* If the title of the manuscript may be more "catchy" than informative (depending on the style of the Author), the abstract really needs to be informative, especially filling in what is not in the title. The abstract should be clear about (a) the model used, (b) the type of approach to modelling (if "numerical thought experiment" phrase is used in the abstract, that would be enough to wet the appetite of a theorist), (c) the scope of the research - the fact that the result of the analysis may be limited to conditions similar to those studied (i.e. UK), with possible usefulness to other areas where "saturation excess" is the dominant overland flow mechanism.
* The Introduction section should include a paragraph about modelling, since this article is based on it: which models are the most used, how and why do they keep soil erodibility fixed throughout the soil profile, what is MMMF model and why it was selected above the others. The Authors should also make it clear to the readers what has been observed in the field and what is not known yet (observations part), what was done already in research for long-term soil erosion predictions, etc... The introduction should state clearly the scope of the study: in this case, the results may be applicable only to the UK, even though the problem raised (soil truncation) is certainly important in all areas of the world. Finally, the Introduction should state clearly the objective of the study; even better would be to state a research question that will be directly answered in the conclusions; even-even better would be to state a null hypothesis to be tested statistically through the numerical experiment (but this may be very limiting). As a general comment, the Authors should try to create a clear connection between the introduction and the conclusions they reached.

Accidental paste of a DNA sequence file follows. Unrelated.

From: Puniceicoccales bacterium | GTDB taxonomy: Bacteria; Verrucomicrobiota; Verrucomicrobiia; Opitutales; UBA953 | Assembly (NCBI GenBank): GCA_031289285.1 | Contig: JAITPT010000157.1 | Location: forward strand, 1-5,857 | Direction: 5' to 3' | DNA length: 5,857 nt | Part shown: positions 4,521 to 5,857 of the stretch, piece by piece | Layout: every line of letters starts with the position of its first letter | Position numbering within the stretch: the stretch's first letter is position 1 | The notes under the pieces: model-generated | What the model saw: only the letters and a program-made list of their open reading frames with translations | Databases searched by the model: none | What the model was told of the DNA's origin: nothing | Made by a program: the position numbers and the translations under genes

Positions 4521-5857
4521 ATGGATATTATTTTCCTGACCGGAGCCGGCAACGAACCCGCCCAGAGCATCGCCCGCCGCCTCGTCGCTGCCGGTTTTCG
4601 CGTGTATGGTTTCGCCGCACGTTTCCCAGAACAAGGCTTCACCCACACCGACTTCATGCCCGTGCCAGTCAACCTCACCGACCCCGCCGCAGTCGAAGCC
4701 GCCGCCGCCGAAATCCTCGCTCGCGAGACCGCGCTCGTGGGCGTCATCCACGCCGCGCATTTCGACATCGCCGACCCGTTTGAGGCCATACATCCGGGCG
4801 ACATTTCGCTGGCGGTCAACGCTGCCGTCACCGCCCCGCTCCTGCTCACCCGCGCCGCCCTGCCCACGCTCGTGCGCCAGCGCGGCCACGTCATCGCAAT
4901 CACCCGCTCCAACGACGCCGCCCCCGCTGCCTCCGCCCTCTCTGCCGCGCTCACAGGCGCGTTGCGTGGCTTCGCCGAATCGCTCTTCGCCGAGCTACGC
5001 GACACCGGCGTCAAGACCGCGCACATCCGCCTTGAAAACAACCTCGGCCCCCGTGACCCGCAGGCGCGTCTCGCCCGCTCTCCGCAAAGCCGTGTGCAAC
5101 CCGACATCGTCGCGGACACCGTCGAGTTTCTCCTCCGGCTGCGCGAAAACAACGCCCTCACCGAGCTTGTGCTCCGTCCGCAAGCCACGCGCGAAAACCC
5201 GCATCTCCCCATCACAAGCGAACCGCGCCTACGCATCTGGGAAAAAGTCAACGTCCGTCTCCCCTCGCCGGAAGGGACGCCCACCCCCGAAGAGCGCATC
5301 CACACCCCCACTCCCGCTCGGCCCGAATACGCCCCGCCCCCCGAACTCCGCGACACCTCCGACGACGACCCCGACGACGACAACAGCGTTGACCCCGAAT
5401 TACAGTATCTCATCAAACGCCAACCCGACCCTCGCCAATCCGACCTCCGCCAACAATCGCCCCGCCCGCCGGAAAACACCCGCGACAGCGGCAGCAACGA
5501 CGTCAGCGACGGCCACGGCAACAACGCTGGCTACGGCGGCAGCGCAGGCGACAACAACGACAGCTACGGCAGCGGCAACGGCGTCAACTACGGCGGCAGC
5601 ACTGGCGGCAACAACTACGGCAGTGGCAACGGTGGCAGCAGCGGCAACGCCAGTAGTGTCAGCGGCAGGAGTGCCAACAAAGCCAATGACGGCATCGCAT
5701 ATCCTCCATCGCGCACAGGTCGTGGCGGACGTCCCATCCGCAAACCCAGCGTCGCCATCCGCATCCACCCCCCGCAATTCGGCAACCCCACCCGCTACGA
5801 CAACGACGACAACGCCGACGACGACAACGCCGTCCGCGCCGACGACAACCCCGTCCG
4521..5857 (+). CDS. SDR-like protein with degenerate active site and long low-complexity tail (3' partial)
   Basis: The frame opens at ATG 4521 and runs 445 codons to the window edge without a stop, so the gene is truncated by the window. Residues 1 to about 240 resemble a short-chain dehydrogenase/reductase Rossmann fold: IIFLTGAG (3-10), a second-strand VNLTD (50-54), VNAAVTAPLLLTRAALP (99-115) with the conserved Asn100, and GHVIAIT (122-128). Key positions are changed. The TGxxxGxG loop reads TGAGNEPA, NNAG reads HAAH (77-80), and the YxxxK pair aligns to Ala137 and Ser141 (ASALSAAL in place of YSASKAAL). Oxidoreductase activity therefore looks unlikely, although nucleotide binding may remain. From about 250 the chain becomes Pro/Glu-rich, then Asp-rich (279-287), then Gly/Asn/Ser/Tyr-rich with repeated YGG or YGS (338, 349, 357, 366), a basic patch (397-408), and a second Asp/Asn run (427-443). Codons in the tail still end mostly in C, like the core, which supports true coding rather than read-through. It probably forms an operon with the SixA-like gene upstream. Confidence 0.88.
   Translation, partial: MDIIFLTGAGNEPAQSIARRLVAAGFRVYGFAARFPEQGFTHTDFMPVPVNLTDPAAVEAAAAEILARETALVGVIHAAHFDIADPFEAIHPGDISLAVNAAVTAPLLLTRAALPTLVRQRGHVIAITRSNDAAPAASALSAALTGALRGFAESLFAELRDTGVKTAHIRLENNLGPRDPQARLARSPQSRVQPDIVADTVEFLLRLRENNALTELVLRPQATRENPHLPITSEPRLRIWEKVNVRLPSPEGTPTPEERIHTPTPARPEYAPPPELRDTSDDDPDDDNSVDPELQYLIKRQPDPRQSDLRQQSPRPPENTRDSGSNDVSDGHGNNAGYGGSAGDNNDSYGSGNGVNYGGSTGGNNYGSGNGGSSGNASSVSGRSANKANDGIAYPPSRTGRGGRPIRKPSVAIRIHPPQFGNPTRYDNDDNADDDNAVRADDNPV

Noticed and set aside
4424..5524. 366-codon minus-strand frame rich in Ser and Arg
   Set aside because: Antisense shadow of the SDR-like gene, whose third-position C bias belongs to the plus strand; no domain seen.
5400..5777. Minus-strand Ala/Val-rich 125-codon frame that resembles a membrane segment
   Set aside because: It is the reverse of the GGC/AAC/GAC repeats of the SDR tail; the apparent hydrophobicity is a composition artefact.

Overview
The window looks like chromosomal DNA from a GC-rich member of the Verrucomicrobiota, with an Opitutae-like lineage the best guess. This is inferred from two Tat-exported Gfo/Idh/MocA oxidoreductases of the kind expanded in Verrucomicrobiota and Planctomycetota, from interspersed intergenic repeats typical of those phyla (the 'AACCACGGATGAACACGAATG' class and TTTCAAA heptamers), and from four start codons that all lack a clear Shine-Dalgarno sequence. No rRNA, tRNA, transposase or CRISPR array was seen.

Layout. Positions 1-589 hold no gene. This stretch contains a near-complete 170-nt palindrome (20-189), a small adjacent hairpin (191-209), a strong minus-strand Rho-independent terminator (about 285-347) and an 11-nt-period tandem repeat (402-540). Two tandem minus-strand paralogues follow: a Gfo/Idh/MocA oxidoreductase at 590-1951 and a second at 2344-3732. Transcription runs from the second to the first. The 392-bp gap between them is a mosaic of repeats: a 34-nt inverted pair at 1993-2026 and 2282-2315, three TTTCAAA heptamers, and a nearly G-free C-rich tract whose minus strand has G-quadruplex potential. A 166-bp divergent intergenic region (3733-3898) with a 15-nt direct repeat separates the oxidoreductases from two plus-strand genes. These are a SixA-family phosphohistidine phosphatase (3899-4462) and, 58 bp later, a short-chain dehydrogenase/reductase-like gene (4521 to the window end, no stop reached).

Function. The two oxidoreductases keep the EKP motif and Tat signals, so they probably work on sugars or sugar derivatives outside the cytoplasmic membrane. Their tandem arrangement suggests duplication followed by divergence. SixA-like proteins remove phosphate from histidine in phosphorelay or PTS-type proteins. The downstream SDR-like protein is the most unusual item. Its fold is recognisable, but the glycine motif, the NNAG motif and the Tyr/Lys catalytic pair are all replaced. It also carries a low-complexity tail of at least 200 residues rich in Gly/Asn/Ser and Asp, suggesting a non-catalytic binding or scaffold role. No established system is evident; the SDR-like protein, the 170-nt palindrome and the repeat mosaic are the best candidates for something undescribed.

* Finally the Materials and Methods: in my opinion, the work-flow followed is not very clear, I suggest to include a figure in the article detailing what was done step by step, e.g.: 1) MMMF model (already described) was modified to include topsoil truncation (state assumptions made); 2) soil data from UK was used to derive pedotransfer functions; 3) soil data and pedotransfer functions were used to create N instances of the model with soil parameters as in the 265 soil profiles; 4) the climatic and LUC information from the 265 experiments were used to set mean and variance for the respective parameters in MMMF, and this normal distribution was used to run a Monte Carlo analysis for each of the N instances of the model; 5) the results were analysed by (describe). Note: I may have missed or misinterpreted something in the example given, and this should show that the work-flow was a bit confusing. If not with a figure, the workflow should nevertheless be made more clear by restructuring the section 2.4.
* Bonus point: Discussion. Even though the discussion section is very nice, I noticed that it does not discuss the limitation of considering 500 yr soil truncation when assuming no sedimentation (no input of soil material to the modelled profile). Moreover, I think that it would be nice to organize the discussion by dividing clearly the limitations of the study depending on: inherent limitations/assumptions of the MMMF model; limitations/assumptions in the modifications introduced on the model; limitations/assumptions in the dataset and simulations performed. However, the assumptions could be also introduced in the Materials and Methods section (in the respective sections 2.2, 2.3 and 2.4).
A major question: why did the Authors did not perform a Global Sensitivity Analysis of the modified MMMF model, using as parameter space the edaphoclimatic conditions of the UK sites, after deriving their probability density functions?
Minor correction: line 283, "with the variation in soi losses over" is missing an "l" in "soil".